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Immigration to Australia: Background information when reading The Other Side of the World

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The Other Side of the World

by Stephanie Bishop

The Other Side of the World by Stephanie Bishop X
The Other Side of the World by Stephanie Bishop
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  • First Published:
    Sep 2016, 256 pages
    Paperback:
    Jun 2017, 256 pages

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Book Reviewed by:
Rebecca Foster
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About this Book

Immigration to Australia

This article relates to The Other Side of the World

Print Review

Author Stephanie Bishop's maternal grandparents left England for Australia in 1965. Her grandmother was reluctant to make the move and never truly warmed to the country. Their experience forms the basis of The Other Side of the World. (Bishop's Guardian article gives the whole story.)

Beginning in the latter decades of the eighteenth century, Australia was the destination of boatloads of British criminals. This influx of free convict labor handily coincided with Britain's colonization of Australia, beginning with its east coast. (For more details, see the Beyond the Book article for Kate Grenville's The Lieutenant.) The 1940s through early 1960s also saw a huge increase in immigration to Australia. In part this was because the country was still reeling from World War II and its government felt that a larger population base would protect against potential future invasions – the strategy was called "Populate or Perish."

Australian Government Poster To that end, the country introduced the Assisted Passage Migration Scheme in 1945. British migrants to Australia and New Zealand were nicknamed "Ten Pound Poms" or "Ten Pound Tourists" because the subsidized fare for an adult migrant was just £10, and children traveled for free. Over one million British citizens took advantage of the scheme, which ran well into the 1970s. Migrants were required to stay for at least two years; if they did not, they had to refund the full cost of their passage.

However, at the same time up to 12,000 war refugees from Eastern Europe were descending on Australia per year. There was, then, a racial element to the Ten Pound Poms campaign, though it was unspoken; the idea was to keep Australia British by filling it with "British stock" and reinforcing the "British way of life." As Arthur Calwell of the Department of Immigration put it, "It is my hope that for every foreign migrant there will be 10 people from the United Kingdom." This may explain why Henry Blackwood, the Anglo-Indian character in The Other Side of the World, struggles with institutional racism after his arrival in Australia.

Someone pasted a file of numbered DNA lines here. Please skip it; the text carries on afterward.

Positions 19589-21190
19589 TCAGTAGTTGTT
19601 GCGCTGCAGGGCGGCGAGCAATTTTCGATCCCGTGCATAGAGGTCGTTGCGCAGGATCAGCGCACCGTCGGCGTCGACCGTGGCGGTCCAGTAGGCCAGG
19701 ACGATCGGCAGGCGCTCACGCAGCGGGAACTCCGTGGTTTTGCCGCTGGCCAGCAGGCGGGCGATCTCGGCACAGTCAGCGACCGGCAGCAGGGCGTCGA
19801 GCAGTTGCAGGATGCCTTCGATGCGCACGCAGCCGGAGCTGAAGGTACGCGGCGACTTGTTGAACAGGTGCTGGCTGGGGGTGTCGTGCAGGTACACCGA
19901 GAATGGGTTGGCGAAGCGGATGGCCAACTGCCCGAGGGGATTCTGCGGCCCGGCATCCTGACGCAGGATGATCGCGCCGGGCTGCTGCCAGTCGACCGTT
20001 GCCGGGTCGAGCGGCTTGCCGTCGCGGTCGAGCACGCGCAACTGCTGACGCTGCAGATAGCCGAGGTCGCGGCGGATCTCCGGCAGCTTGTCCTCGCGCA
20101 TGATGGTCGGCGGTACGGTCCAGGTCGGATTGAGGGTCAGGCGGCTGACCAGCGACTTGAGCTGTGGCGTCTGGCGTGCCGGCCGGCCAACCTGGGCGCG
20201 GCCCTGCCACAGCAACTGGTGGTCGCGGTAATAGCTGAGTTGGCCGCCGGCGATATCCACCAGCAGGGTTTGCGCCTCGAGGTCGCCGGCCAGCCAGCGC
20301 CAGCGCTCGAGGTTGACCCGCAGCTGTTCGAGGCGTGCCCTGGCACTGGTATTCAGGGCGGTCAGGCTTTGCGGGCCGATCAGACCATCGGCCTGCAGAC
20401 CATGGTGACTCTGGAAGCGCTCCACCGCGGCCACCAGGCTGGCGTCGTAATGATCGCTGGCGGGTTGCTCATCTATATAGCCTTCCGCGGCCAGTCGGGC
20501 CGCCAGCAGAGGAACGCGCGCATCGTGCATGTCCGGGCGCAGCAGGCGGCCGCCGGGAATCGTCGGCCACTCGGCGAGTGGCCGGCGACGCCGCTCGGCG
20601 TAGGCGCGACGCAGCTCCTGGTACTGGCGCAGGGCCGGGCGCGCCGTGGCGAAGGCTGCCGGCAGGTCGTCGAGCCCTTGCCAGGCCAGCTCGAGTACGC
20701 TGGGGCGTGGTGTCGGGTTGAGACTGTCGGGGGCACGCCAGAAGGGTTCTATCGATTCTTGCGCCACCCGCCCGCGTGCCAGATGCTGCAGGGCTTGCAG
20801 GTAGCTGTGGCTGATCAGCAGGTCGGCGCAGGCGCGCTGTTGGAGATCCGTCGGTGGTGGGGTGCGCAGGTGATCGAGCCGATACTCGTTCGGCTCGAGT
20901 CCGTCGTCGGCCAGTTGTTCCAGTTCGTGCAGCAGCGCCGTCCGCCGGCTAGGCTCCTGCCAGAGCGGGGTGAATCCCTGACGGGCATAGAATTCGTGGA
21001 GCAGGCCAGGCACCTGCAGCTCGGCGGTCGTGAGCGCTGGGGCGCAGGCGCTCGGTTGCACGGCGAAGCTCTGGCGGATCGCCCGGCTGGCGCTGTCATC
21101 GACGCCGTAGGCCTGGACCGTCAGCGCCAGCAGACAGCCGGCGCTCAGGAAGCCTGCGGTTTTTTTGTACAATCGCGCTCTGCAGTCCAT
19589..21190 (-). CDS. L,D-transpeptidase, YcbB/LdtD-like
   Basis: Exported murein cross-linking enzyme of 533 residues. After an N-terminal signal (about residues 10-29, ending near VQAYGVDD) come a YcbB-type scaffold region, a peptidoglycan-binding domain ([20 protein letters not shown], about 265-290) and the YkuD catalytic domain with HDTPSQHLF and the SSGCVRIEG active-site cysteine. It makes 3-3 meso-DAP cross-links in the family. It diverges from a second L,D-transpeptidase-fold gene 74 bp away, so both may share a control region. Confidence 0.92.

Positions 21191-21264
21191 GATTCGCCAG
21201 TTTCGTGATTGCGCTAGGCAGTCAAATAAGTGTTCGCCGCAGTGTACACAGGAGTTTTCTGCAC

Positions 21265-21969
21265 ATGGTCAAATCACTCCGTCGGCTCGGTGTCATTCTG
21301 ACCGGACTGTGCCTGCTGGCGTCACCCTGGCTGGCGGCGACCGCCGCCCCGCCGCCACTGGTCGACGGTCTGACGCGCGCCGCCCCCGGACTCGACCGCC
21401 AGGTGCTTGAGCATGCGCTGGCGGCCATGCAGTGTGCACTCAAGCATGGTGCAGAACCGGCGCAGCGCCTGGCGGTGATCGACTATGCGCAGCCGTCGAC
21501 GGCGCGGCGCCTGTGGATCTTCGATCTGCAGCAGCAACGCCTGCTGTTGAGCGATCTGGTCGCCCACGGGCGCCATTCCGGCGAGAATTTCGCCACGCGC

Gradually Australia started relaxing its policies to allow non-Europeans to take up citizenship. For instance, after a required dictation test was abolished, immigration from the Middle East increased. Unrest in the 1970s and 1980s – the fall of Saigon and the Tiananmen Square massacre – also led to an increase in settlement from Asia. In the 1990s the rules tightened up again to prevent "boat people" from finding domicile, and in 2007 a ban was placed on refugees from Africa to stem the tide of immigrants from Sudan.

In 2016 matters took an uglier turn. Amnesty International reported that 1,200 would-be refugees (many from the Middle East and the Indian subcontinent) who arrived to Australia by boat had been turned away by force and detained on the Pacific island of Nauru. Australia and Nauru formed Memorandums of Understanding in 2012 that have allowed asylum seekers to be exiled on Nauru for, in some cases, up to three years. In interviews refugees described the Nauru facilities as prison-like and reported that they do not have access to adequate health care. A similar crisis unfolded in Papua New Guinea's Manus Island.

Today the easiest routes of immigration to Australia are employment visas for certain highly skilled workers, a family visa on the basis of ancestral ties, or a student visa. The Australian government website offers specific advice on these different options and more.

Picture of Australian government poster from National Archives of Australia

Article by Rebecca Foster

This "beyond the book article" relates to The Other Side of the World. It originally ran in October 2016 and has been updated for the June 2017 paperback edition. Go to magazine.

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